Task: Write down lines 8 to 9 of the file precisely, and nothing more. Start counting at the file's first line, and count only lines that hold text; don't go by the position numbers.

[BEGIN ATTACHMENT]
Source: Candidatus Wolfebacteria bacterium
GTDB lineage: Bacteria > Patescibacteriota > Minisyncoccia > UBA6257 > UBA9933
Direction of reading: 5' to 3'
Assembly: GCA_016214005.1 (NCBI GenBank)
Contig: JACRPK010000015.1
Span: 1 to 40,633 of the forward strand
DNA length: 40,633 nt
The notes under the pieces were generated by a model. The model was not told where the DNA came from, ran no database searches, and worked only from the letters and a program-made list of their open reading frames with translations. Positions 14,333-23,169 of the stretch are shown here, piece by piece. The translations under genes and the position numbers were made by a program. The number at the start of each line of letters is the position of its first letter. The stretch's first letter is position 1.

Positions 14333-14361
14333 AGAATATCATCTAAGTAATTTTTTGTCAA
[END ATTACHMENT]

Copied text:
The notes under the pieces were generated by a model. The model was not told where the DNA came from, ran no database searches, and worked only from the letters and a program-made list of their open reading frames with translations. Positions 14,333-23,169 of the stretch are shown here, piece by piece. The translations under genes and the position numbers were made by a program. The number at the start of each line of letters is the position of its first letter. The stretch's first letter is position 1.

Positions 14333-14361